“Cumulative” means carried over from year to year. “Compounding” means the unpaid balance is added to the principal and it, too, accrues the return.
For instance, with a cumulative preferred return, if someone invested $100,000 and you owed them an 8% cumulative preferred return that didn’t get paid in Year 1, you would owe them $8,000 that would carry forward. In Year 2, you would owe them $8,000 for Year 1 plus another $8,000 for Year 2, for a total due of $116,000 in the event of a capital transaction.
If your waterfall had an 8% compounding preferred return, you would add the unpaid preferred return from Year 1 to their $100,000 capital contribution, so in Year 2, you would owe them an 8% preferred return on $108,000, or $8640; so the total owed to that investor in the event of a capital transaction would be $116,640.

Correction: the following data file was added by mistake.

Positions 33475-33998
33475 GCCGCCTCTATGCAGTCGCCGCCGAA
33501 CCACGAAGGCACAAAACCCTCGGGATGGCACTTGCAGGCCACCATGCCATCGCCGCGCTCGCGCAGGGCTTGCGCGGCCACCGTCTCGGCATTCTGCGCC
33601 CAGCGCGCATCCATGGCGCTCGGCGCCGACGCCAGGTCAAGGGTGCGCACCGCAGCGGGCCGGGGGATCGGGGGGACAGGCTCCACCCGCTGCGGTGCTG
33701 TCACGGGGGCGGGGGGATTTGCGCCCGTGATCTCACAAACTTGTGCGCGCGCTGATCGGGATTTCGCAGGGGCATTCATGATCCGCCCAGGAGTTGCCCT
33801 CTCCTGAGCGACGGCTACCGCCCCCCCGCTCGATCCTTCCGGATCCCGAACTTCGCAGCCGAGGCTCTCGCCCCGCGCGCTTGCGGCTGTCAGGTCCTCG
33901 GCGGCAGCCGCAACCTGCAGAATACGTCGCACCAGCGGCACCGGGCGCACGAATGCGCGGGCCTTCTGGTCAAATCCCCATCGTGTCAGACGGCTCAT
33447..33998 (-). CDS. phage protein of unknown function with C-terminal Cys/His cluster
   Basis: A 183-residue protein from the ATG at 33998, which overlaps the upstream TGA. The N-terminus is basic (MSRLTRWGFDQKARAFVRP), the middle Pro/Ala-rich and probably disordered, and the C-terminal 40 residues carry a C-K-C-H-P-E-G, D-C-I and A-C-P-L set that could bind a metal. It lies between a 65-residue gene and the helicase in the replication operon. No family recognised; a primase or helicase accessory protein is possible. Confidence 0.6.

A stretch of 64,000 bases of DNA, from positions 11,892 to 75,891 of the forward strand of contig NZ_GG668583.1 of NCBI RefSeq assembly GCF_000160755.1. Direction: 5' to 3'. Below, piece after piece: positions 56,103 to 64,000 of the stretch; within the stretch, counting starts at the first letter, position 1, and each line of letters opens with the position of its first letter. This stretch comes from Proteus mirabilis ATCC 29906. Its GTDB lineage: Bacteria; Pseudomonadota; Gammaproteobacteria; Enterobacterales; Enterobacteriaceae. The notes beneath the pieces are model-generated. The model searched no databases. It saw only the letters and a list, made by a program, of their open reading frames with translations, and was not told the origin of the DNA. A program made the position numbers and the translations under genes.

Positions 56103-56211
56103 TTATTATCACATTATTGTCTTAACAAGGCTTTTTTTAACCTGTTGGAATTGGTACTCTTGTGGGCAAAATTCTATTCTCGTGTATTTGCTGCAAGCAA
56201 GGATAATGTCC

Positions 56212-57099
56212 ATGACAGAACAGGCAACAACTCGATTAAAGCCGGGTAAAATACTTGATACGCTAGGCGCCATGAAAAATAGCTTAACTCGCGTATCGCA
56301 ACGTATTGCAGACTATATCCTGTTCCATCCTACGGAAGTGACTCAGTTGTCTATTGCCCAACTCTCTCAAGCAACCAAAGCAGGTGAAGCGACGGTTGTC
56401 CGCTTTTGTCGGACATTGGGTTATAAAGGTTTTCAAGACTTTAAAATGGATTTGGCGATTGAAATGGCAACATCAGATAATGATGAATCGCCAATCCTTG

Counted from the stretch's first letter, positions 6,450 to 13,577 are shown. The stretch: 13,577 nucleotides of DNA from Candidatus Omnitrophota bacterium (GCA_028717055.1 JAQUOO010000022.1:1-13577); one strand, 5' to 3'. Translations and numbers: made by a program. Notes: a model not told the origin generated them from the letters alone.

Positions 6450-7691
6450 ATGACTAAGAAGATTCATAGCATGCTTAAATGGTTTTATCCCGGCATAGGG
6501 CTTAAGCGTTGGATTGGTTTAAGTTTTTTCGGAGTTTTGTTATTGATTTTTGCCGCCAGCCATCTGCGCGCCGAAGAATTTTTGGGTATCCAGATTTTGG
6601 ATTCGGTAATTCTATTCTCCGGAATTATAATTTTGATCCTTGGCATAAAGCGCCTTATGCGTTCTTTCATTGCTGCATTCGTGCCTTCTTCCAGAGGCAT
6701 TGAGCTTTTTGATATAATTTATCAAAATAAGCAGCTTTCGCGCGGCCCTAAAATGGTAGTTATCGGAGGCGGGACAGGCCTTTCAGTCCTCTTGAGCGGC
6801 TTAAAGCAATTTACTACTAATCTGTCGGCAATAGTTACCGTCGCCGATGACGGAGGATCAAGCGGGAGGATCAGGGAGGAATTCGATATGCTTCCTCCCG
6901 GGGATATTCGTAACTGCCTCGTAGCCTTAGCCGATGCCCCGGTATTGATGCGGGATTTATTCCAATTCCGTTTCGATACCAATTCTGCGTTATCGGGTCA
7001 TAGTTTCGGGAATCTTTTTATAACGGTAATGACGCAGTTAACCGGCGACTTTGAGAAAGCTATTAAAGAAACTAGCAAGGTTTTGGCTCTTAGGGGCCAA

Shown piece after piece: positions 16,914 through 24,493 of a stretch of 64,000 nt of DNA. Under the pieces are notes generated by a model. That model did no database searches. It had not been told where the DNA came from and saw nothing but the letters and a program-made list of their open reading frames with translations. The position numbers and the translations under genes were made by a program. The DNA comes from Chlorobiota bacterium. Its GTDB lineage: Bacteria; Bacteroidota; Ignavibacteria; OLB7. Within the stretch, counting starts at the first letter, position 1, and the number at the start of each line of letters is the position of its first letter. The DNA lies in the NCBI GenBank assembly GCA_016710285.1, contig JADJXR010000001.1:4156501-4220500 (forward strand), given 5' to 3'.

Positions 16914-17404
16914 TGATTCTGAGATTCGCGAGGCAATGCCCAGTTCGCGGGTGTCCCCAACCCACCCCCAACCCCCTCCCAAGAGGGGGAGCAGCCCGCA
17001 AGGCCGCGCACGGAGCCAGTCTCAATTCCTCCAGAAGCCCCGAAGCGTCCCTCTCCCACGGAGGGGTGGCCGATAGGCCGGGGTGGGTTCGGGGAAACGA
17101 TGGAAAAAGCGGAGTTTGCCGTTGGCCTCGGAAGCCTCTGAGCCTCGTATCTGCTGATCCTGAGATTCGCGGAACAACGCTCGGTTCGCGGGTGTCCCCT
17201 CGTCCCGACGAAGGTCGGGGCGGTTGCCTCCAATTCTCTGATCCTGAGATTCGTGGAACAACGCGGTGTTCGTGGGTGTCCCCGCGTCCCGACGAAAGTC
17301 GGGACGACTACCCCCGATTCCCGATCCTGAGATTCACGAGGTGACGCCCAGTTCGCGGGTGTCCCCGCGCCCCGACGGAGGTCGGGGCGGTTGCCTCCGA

Most preferred returns are cumulative, but non-compounding.
You could have a non-cumulative preferred return. If your non-cumulative preferred return was 8%, you would give 100% of the Distributable Cash to your Investor class first, but if it didn’t equal 8% in any given year, you would start over in the next year, with no arrearages or deficiencies to be paid back later.
We get potential clients who reach out to us every week who want to start a fund. While we could simply take their money and set them up with fund offering documents, we actually talk a lot of people out of doing a fund. Why? Because they don’t have the necessary...